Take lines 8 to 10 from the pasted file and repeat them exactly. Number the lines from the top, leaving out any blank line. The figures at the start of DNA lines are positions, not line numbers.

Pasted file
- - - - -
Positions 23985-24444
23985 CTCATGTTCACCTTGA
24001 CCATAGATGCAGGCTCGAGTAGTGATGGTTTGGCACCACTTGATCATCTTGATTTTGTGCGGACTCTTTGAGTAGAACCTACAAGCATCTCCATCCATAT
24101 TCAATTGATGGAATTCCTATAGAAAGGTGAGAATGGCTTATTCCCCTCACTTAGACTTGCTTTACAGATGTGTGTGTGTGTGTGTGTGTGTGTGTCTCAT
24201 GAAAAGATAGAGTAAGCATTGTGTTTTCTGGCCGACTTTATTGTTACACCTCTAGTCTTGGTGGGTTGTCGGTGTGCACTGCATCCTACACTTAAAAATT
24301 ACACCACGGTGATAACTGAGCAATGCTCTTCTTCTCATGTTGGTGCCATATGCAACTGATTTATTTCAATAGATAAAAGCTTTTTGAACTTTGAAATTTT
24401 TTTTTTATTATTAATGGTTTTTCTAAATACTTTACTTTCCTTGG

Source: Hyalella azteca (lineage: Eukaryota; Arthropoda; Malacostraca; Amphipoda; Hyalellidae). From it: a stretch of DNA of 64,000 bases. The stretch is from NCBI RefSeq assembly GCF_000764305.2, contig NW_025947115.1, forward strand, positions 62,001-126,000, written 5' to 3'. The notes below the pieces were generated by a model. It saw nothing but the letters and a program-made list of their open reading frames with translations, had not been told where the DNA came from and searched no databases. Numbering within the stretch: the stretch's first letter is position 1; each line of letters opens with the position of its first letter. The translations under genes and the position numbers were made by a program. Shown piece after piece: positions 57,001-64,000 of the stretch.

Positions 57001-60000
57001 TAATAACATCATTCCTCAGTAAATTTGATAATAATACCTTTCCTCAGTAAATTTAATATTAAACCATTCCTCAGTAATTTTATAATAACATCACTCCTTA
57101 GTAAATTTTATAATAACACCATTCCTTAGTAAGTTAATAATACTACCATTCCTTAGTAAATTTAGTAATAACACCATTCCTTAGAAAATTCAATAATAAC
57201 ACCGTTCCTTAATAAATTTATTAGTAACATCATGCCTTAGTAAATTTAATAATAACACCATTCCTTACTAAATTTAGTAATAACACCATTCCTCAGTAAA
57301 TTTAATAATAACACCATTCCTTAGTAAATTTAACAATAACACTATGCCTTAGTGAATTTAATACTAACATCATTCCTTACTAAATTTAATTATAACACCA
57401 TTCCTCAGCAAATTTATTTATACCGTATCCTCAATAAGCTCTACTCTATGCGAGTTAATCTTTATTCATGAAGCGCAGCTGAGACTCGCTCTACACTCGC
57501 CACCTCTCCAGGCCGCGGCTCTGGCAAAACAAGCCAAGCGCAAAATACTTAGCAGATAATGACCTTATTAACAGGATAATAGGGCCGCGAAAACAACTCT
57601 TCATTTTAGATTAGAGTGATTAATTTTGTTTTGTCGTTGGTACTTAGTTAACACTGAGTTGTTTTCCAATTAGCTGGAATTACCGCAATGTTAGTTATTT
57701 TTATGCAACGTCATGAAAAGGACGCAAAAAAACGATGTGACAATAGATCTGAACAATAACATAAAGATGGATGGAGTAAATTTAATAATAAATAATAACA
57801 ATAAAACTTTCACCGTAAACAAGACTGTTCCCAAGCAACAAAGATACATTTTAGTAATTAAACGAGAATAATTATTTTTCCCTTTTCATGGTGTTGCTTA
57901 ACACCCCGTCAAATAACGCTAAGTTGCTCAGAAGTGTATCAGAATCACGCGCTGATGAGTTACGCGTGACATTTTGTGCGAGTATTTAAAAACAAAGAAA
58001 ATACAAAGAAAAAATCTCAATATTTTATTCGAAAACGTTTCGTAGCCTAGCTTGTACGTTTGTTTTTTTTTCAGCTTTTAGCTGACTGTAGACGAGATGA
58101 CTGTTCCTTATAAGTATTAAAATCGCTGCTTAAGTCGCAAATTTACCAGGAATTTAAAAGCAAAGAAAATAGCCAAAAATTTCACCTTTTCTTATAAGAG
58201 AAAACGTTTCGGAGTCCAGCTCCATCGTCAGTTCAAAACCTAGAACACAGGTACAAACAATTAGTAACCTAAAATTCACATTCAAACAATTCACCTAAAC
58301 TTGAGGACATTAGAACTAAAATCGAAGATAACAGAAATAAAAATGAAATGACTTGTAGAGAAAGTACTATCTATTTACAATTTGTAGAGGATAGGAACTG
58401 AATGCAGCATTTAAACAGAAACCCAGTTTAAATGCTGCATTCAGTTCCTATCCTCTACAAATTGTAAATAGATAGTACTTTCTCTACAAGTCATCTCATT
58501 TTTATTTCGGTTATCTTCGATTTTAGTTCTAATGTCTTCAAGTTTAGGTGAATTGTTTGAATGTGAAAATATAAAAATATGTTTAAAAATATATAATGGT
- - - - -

Source: Hyalella azteca (lineage: Eukaryota; Arthropoda; Malacostraca; Amphipoda; Hyalellidae). From it: a stretch of DNA of 64,000 bases. The stretch is from NCBI RefSeq assembly GCF_000764305.2, contig NW_025947115.1, forward strand, positions 62,001-126,000, written 5' to 3'. The notes below the pieces were generated by a model. It saw nothing but the letters and a program-made list of their open reading frames with translations, had not been told where the DNA came from and searched no databases. Numbering within the stretch: the stretch's first letter is position 1; each line of letters opens with the position of its first letter. The translations under genes and the position numbers were made by a program. Shown piece after piece: positions 57,001-64,000 of the stretch.

Positions 57001-60000
57001 TAATAACATCATTCCTCAGTAAATTTGATAATAATACCTTTCCTCAGTAAATTTAATATTAAACCATTCCTCAGTAATTTTATAATAACATCACTCCTTA